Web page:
Where are we Headed with the Gene Drives?

In 1866, when Gregor Johann Mendel published his work on invisible factors that we now call as genes, he had successfully translated the language of nature through his laws of inheritance. The expression of certain dominant characteristics and the repression of certain recessive traits was nature’s way of determining the path of evolution. You could observe this path, draw inferences but the path remained resolute when it came to what gets passed on to coming generations, what gets suppressed and what reappeared in sporadic intervals.

This path, which was once a fundamental aspect of nature beyond human intervention, is now open for reconstruction. The tool for this construction became available in 2012 when CRISPR/Cas9 technology was developed which essentially gave the world the word processor needed to cut, copy, paste genetic sequences with utmost precision at specific sites.

This advancement in genetic editing opened new realms for scientists looking at the possibilities of curing genetic diseases. On a darker side, this also enabled those aiming at mastering the godly act of genesis itself by engineering organisms with desired traits. This fear became true in November last year, when He Jiankui, a Chinese scientist, revealed that he had successfully altered the DNA of twin girls to prevent them from contracting HIV. Naturally, it sparked widespread protests from the scientific community all around the world and He faces criminal charges in China. While He Jiankui altered the characteristics in individual embryos to prevent them from inheriting HIV from their parents, the CRISPR technology has now gained new applications, ones which can be used to alter or even exterminate entire species.

Gene Drives

Gene Drives are used to cause changes in the genomic sequences of an organism in a way that they always get expressed in every subsequent generation to come. First proposed by Austin Burt at the Imperial College London, this technology is now in limelight for its potential use in the eradication of malaria-causing vector, the female Anopheles mosquito.

This project has received tremendous funding from the Bill & Melinda Gates Foundation which now, is not only investing in the project funding but also in PR programmes aimed at countering the opposition posed by organizations like Friends of the Earth. The support of Gates’ foundation has also strengthened with the kind of positive results the technology has shown in recent times. Recently, a team at the Imperial College London successfully exterminated an entire batch of mosquitoes by introducing gene drive in a number of individual mosquitoes. 

The approach adopted in this experiment was to induce biased sex ratios in the mosquito batch, leaving more males than females and even causing infertility in the female counterparts, thereby putting the prospects of further progeny to a halt. Given the success rates achieved in recent times, there are different datelines posed by different people involved. In a Forbes interview of 2016, Gates gave a timeline of a few years which further stoked fears in the minds of organizations that opposed such a measure. However, he did later amend it to several years.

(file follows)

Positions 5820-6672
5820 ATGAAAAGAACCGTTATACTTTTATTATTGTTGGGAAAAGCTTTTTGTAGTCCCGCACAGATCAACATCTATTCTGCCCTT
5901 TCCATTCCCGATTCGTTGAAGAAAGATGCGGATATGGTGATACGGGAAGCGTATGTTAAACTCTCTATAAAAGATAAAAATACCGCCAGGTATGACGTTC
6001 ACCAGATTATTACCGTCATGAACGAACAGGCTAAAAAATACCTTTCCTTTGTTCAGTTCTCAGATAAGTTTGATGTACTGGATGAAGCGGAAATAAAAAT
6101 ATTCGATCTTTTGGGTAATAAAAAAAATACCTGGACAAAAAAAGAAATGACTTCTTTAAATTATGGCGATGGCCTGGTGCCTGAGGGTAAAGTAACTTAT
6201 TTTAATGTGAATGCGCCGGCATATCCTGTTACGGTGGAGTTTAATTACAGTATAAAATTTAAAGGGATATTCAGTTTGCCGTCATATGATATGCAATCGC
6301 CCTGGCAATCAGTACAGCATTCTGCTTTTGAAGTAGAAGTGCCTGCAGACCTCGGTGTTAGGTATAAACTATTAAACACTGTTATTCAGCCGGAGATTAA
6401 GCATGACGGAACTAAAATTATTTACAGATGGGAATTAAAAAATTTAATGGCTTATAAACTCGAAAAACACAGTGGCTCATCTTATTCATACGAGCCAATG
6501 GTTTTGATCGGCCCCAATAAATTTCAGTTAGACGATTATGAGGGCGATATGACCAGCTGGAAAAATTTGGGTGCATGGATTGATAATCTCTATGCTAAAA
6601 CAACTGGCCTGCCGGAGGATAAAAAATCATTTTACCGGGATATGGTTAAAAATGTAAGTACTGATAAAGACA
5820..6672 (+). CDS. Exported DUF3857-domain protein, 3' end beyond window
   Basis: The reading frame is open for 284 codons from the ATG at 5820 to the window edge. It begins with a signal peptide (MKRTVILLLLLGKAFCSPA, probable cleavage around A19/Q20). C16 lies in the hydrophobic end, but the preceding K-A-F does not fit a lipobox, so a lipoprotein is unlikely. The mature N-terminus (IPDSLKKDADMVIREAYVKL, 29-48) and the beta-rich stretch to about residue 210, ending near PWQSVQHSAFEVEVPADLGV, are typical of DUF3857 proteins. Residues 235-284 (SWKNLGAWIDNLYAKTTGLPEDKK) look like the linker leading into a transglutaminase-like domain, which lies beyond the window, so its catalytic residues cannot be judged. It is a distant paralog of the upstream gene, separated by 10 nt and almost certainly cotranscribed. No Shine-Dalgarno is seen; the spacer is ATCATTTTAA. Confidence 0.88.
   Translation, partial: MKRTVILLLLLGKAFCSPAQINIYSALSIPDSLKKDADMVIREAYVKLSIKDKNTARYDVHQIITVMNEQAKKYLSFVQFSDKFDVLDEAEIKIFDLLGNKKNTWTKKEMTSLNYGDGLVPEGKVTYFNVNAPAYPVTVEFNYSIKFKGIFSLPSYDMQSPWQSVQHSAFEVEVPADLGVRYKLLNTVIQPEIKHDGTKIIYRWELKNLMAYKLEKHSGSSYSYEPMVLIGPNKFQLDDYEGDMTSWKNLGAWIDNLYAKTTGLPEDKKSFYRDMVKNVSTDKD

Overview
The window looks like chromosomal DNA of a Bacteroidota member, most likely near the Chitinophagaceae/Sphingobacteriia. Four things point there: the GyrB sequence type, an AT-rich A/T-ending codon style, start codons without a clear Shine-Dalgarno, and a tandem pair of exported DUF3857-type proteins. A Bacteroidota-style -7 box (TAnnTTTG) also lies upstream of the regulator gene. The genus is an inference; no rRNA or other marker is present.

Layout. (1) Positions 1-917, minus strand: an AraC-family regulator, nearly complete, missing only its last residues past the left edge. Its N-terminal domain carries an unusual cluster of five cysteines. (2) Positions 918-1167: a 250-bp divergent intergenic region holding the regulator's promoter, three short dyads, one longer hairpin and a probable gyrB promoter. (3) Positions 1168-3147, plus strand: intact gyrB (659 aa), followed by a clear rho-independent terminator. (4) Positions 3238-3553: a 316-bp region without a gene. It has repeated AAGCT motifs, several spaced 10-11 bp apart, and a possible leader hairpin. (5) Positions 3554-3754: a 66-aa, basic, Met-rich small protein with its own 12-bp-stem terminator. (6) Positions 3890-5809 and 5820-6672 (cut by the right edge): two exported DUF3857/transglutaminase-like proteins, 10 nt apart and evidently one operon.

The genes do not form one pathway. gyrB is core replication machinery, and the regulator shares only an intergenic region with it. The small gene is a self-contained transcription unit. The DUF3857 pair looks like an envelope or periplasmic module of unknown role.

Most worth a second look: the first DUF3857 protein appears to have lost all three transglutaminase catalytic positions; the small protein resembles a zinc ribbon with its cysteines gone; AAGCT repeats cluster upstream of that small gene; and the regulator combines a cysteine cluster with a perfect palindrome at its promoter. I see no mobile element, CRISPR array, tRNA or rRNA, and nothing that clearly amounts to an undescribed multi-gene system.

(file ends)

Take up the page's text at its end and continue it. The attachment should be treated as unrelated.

Challenges Ahead

Looking at the range of things that could go wrong in a bio-genetic experiment conducted on live organisms, the UN diplomats have proposed a test ban in a draft resolution updating the UN Convention on Biological Diversity. In response, many scientists funded by the Gates Foundation promulgated letters expressing worries over such measures being adopted by the UN.

Amidst this debate, there also lie reasonable justifications for banning such tests. One such prominent concern is that such changes conducted on live and mating species cannot be restricted to a limited geographical area. It can spread, and if it does, even in the name of a beneficial result, it infringes upon the sovereignty of nations. For example, a genetic eradication programme may receive consensus from a few African Nations but what if a few others do not want it. How would the scientists restrict the free movement of small organisms like mosquitoes? 

On the other hand, scientists are trying to allay the worries by stating that such experiments can always be reversed by inducing reverse drives. Also, they claim that such changes would not cause greater changes in the ecological systems since most of the prominent species have larger life spans and lower mating rates than insect species thereby significantly increasing the time-frame for mitigating any crisis from erupting. 

Amidst this debate, lies the future of all life on earth. Given the new breakthroughs being achieved in realms of genetic engineering, humans have now gained the power to significantly alter the life patterns thriving on the planet. This, on one hand, opens new avenues for humans to achieve unprecedented success but at the same comes at the cost of engineering changes that may end up becoming the reason for our own undoing.

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